Monday, October 8, 2012

Twenty Seventh Sunday in Ordinary Time

Jesus is the redemption and glorification of the original promise.

In the first reading we see the creation of man and woman, the first husband and wife. Out of all of creation there is no one who is a suitable partner for man but woman, and together they are more than just partners, they are one flesh. “That is why a man leaves his father and mother and clings to his wife.” The original promise of marriage, the mystery of the union, is the promise of finding what is lacking in each other and binding the incomplete halves together so tightly that one would think no more of separating from their spouse than they would their body.

We’ve lost that in time since. By the time of Moses, Paradise had fallen and divorce was already necessary because of sin. With sin, the original promise of Eden is lost and impossible to find. But Jesus is our redemption and our salvation. Because “for a time he became little lower than the angels” and gave himself for our sins, Jesus has made perfection possible again. The grace that lives inside of us because of Christ Jesus makes the impossible possible.

This is the redemption of the promise that Christ makes possible again, that we do not need divorce because of Christ’s grace. But Christ has also transformed everything under the law and made it better. He said “I have not come to abolish the law but to fulfill it,” and he has done no less with marriage. We see this in the Church; no longer are we just man and woman, but we are also brothers and sisters in Christ. The consecrated religious do not find a suitable partner among men and women, but give their hearts and lives to God and the Church. What is lacking in ourselves we have found in Christ, and we leave our mothers and fathers to cling to the Rock our savior.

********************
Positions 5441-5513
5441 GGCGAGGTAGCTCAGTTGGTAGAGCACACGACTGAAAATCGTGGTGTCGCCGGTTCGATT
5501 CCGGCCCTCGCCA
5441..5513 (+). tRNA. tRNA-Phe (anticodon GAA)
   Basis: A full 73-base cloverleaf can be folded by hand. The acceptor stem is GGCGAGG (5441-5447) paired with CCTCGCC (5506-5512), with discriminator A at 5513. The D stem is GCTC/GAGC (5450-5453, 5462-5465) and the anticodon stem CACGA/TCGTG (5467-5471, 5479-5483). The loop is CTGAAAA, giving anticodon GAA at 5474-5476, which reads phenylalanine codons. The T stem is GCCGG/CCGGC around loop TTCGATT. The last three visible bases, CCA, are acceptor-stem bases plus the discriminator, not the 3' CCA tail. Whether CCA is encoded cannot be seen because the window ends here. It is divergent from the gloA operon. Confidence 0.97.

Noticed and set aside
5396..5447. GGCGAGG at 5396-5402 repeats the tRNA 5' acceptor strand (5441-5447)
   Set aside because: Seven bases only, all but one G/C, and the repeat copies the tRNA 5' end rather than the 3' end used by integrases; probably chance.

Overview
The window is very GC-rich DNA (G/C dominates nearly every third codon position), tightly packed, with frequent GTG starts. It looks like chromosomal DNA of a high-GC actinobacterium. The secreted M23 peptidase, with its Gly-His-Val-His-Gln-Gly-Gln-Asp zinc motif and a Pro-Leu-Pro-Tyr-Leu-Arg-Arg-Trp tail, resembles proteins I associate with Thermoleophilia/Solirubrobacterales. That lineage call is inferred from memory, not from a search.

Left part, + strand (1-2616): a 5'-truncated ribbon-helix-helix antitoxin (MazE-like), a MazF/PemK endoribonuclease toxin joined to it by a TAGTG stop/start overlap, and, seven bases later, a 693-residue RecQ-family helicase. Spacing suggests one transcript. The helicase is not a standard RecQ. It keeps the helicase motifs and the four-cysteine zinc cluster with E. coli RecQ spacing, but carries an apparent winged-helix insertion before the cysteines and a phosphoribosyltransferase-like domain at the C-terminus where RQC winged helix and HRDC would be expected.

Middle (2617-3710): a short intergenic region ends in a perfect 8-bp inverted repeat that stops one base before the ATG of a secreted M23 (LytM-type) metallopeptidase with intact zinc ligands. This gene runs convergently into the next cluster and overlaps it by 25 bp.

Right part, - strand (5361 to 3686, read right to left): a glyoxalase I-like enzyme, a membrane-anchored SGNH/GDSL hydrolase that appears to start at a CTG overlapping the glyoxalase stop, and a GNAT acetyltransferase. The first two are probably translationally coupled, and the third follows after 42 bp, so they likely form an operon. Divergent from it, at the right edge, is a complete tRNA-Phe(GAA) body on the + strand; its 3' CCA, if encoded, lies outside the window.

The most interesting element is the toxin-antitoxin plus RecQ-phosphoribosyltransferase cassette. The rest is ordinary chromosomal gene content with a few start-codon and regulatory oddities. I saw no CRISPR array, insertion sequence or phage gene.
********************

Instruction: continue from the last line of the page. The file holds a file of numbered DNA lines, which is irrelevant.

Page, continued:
The Psalmist tells us “Your wife shall be like a fruitful vine in the recesses of your home; your children like olive plants around your table.” Christ is the fruitful vine, and the converts we bring into the church are our children. This is how Paul addresses the churches in his letters, and how the new spiritual family is born. Priests minister to their congregations like a father to sons and daughters, and all of us lay people disciple each other.

We are no longer bound by ordinary flesh and blood. The body Christ gave for the world has superseded the rib that Adam sacrificed for Eve. In Heaven there will be no giving and taking in marriage, because everything that we lack we will find in God. On earth Christ has redeemed ordinary marriage because of his grace, but the consecrated religious show us the marriage of Heaven, the redemption and glorification of the original promise in Paradise.